The chestnut-vented warbler, chestnut-vented tit-babbler or rufous-vented warbler, (Sylvia subcaerulea), is 14-15 cm long and weighs around 16 g. Its upperparts are grey-brown, and the tail is black with a broad white band at its tip. This warbler has a white eye ring. The throat is grey with heavy dark streaking, the breast and belly are grey, and the vent area is bright chestnut. The legs are black and the eyes are grey. The sexes are similar, but the juvenile has an unstreaked throat. The Layard's tit-babbler, Parisoma layardi, is the only similar species, but is paler, has more white in the tail, and lacks the chestnut vent.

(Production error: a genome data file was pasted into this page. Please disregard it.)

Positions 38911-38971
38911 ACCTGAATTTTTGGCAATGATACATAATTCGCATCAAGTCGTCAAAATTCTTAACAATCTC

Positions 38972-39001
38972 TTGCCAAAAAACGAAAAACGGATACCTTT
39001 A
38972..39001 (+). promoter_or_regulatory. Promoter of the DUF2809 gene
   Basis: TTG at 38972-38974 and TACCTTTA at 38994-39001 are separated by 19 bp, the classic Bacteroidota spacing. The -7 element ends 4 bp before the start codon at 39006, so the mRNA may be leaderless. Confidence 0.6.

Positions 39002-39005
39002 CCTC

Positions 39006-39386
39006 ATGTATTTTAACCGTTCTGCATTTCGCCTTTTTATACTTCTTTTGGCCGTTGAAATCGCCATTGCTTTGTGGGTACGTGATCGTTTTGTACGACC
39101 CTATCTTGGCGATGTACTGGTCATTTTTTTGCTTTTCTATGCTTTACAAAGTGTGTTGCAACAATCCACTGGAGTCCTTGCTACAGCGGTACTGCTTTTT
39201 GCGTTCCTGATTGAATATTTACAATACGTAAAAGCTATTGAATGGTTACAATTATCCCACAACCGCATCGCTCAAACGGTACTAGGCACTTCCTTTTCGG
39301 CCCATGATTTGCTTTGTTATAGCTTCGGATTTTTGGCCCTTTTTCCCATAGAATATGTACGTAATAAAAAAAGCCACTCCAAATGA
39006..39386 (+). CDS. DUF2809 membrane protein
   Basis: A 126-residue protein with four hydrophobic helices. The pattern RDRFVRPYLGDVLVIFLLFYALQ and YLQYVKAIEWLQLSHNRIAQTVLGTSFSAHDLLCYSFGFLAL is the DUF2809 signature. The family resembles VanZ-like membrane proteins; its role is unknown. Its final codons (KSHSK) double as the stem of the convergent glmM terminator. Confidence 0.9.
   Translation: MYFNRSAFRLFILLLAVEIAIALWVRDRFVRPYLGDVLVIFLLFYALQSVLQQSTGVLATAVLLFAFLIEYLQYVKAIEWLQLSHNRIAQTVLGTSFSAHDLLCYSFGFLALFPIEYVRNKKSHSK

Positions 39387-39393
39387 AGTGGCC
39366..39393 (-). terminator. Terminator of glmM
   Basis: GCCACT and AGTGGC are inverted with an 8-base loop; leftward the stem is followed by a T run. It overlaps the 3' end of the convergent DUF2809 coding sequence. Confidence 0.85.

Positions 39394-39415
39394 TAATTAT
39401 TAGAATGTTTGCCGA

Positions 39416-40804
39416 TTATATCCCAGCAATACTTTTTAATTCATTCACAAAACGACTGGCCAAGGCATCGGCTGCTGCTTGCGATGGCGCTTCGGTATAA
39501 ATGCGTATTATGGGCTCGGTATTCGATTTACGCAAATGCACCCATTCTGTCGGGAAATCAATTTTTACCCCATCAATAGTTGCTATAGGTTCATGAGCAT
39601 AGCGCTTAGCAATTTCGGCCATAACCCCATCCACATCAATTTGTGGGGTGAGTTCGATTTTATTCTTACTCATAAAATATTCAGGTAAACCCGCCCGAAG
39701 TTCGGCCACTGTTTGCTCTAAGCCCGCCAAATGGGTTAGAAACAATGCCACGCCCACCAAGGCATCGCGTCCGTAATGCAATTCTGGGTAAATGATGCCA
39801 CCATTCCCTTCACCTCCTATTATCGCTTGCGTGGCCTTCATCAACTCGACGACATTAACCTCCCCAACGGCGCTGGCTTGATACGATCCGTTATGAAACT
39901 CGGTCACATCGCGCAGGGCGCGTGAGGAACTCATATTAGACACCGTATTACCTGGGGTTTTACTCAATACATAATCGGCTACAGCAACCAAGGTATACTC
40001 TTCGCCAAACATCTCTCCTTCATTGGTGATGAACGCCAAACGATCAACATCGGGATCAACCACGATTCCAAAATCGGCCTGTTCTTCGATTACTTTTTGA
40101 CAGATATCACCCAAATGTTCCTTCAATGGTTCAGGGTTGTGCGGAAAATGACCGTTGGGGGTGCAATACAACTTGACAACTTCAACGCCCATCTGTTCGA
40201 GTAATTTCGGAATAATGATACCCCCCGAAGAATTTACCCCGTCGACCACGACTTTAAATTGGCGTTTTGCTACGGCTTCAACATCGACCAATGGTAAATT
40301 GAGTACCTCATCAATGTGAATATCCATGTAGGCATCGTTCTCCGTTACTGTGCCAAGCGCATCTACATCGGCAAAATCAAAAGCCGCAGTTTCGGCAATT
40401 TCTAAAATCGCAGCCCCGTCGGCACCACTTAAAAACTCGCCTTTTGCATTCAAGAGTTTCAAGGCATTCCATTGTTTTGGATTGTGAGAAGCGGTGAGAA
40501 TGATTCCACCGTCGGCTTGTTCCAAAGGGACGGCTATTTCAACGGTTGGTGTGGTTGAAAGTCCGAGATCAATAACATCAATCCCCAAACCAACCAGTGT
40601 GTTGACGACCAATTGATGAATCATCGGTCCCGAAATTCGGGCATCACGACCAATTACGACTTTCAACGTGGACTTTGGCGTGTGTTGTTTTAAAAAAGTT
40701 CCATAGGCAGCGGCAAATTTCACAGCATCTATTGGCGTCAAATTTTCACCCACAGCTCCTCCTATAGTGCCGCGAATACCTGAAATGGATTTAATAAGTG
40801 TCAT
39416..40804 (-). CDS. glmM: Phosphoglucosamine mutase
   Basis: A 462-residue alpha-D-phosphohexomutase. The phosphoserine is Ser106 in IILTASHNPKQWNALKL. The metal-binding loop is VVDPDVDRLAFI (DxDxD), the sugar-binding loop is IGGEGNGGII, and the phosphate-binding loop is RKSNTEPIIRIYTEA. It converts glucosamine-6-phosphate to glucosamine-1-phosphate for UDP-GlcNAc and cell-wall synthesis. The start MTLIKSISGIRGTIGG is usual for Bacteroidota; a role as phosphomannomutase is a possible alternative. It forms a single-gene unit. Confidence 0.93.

Habitat and Distribution
The chestnut-vented warbler breeds in southern Africa in Angola, Botswana, Zimbabwe, Zambia, Namibia, South Africa, Lesotho, Mozambique and Swaziland. This is a common species found in a range of habitats fynbos, scrub, thickets and dry riverbeds.
It is usually seen alone or in pairs, moving through vegetation as it forages for insects and other small invertebrates.
The chestnut-vented warbler builds a cup nest flow in vegetation. This species is monogamous, pairing for life.
Calls and Songs
The call is a loud fluted cheerup-chee-chee.